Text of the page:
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Double trouble: Real duplications in the human genome


By using novel software to compare the two draft human genome sequences, scientists have identified nearly 170 regions that include duplicated segments of the genome. These “hotspots of genomic instability” may help researchers pinpoint the underlying mechanisms of some genetic diseases and understand how new genes form.

The regions, which are actually genetic code flanked by stretches of copied or rearranged DNA, can, in effect, be good or bad. They can result in new genes that may have novel functions. Or, they can disrupt a cell and cause disease.

Detail from genome-wide view of duplication. Gold bars indicate "hot spots of genomic instability." View full

There are balancing forces at work in the genome, according to Jeffrey A. Bailey of Case Western Reserve University School of Medicine in Cleveland, Ohio, who was a member of the research team. "Too much duplication can be a bad thing," says Bailey. "But the dangers of instability are balanced by the benefits of having new genes form."

The dangers of duplication are well documented in genetic developmental diseases such as Williams-Beuren and DiGeorge syndromes. These disorders occur because sections of the genome are deleted near these duplicated regions.

Duplication can also be beneficial. It allows one copy of a gene to move to another region of the genome and perhaps take on a new, needed function. An example of this might be new human genes that evolve to fight infectious agents that have developed resistance to other genes.

The scientists pinpointed the duplications by comparing the public and private human genome sequences. The challenge was to distinguish actual duplications from ones that were due to sequencing errors. Unfortunately for the researchers, the errors look like actual duplications.

In the study, Evan E. Eichler of Case Western and colleagues used data generated by Celera Genomics in Rockville, Maryland, and the publicly funded Human Genome Project. Both groups published draft human genome sequences in February 2001.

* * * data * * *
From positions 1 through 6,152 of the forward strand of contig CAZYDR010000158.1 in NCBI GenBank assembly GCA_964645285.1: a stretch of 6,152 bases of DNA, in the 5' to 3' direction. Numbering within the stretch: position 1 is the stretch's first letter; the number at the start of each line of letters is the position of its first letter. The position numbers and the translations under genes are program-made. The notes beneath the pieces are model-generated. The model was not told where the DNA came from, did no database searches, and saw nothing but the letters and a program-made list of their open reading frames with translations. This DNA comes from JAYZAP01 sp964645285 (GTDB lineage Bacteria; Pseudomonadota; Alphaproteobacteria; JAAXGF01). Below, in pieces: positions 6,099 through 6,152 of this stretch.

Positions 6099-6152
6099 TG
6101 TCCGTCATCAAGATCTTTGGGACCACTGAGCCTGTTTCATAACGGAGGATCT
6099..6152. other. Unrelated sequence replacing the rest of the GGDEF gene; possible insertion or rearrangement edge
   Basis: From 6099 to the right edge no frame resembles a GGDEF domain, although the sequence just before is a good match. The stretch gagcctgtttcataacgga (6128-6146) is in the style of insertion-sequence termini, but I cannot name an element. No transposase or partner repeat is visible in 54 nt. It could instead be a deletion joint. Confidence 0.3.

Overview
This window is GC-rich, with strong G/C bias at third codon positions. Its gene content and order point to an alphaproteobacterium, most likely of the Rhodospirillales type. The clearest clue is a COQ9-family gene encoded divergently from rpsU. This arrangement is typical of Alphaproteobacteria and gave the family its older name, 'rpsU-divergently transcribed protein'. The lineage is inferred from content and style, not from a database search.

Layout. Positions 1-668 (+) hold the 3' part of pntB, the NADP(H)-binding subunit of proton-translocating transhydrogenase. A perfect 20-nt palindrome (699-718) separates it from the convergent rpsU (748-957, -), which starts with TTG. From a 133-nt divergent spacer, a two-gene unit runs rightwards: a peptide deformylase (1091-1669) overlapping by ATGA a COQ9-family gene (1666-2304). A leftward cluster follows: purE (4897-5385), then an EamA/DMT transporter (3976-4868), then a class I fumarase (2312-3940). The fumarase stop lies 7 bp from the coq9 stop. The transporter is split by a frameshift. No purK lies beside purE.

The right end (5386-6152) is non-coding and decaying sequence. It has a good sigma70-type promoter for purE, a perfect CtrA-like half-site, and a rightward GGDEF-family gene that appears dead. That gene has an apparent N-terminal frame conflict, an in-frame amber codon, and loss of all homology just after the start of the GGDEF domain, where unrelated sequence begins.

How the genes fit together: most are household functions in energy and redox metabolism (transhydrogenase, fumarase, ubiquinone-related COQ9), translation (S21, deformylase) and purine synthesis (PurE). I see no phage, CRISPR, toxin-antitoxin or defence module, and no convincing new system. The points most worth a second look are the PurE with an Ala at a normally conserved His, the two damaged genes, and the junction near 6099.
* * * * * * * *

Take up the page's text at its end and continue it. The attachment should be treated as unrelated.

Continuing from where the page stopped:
To remove overlap errors, the researchers lined up short, random pieces of DNA that Celera had generated through its whole-genome shotgun method to the longer pieces assembled by the Human Genome Project. They could then differentiate between duplications and overlap errors.

The scientists discovered that about five percent of the human genome contain duplications. This figure is lower than previous estimates in part because the new study eliminated overlap errors. The majority of previously identified duplications were "missed overlaps that should be joined together," says Bailey.

The new findings, published in Science, can now be used to improve the draft sequences by correcting overlap errors.

The discovery of duplications in regions containing lots of genes may surprise some researchers. It has been suggested that duplications are more likely to occur in regions that lack genes, perhaps because such changes are less likely to harm the cell. In fact, the new data suggest that duplications often occur among genes.

"The gene-rich regions rearrange like crazy," says Knut Reinert of Celera, who helped design the computer program to identify duplicated regions.

At Case Western, Eichler and colleagues will use new data to investigate idiopathic mental retardation—one of the reasons the researchers first began to study genomic instability. They can now go back and look at how the gain or loss of DNA is related to the development of disease.

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Bailey, J.A. et al. Recent segmental duplications in the human genome. Science 297, 1003-1007 (August 9, 2002).

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